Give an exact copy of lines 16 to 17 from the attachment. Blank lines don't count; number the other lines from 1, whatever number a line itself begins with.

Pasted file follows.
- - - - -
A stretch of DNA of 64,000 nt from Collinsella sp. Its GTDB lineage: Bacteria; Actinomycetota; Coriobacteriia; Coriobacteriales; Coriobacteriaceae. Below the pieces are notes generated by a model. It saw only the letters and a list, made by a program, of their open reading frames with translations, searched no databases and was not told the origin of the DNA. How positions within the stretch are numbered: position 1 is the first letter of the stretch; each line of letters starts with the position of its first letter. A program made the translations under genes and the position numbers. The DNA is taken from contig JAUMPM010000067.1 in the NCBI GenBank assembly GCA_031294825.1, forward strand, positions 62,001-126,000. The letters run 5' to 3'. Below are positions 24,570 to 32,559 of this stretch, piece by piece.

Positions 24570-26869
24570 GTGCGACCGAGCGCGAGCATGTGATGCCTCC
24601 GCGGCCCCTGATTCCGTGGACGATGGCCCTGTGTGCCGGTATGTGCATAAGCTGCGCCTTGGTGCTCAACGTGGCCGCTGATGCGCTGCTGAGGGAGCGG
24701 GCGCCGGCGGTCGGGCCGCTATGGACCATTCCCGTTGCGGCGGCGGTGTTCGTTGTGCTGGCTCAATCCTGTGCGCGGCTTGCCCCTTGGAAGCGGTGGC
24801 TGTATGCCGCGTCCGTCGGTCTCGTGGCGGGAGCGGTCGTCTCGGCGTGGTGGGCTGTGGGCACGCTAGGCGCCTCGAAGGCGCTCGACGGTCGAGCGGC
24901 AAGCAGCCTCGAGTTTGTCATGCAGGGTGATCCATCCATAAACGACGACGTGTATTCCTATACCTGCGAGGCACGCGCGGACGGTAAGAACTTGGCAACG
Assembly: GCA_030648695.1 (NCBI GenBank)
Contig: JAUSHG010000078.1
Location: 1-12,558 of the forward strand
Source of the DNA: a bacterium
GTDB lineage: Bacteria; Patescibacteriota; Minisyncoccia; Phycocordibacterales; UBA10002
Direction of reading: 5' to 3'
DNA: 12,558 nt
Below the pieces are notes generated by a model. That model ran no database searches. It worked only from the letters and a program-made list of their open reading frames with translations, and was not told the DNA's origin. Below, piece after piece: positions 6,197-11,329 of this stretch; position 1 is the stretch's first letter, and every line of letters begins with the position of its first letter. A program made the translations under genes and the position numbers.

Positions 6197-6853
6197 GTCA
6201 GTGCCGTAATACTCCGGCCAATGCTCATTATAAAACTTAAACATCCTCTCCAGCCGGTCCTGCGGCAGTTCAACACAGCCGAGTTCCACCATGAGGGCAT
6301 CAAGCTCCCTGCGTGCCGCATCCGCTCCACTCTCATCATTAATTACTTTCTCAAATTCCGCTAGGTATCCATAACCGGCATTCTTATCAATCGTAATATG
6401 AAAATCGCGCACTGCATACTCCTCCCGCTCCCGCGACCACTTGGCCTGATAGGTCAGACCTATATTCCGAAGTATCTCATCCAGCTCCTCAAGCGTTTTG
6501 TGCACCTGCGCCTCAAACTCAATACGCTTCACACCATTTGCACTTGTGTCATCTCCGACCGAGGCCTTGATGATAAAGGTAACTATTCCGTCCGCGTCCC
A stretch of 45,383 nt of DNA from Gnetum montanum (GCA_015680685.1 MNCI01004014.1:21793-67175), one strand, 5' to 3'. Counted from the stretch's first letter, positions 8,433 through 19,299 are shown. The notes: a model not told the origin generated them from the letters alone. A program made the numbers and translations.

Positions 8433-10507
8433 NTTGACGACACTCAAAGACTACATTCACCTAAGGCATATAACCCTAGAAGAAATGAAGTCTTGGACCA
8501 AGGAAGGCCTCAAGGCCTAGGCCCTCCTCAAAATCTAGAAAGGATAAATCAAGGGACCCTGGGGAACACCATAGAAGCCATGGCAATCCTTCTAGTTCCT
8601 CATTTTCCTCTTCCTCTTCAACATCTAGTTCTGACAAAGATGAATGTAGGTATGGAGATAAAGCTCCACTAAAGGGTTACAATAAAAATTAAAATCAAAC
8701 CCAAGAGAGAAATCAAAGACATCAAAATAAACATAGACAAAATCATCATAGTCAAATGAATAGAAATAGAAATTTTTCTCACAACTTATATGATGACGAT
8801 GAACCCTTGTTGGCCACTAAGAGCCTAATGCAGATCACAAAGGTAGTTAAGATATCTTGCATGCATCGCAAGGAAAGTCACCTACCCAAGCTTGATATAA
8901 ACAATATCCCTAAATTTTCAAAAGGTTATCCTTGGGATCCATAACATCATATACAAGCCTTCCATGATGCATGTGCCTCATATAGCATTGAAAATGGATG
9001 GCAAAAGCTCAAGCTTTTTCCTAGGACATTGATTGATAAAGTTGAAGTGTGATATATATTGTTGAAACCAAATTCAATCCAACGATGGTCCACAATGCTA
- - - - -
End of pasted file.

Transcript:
Positions 6197-6853
6197 GTCA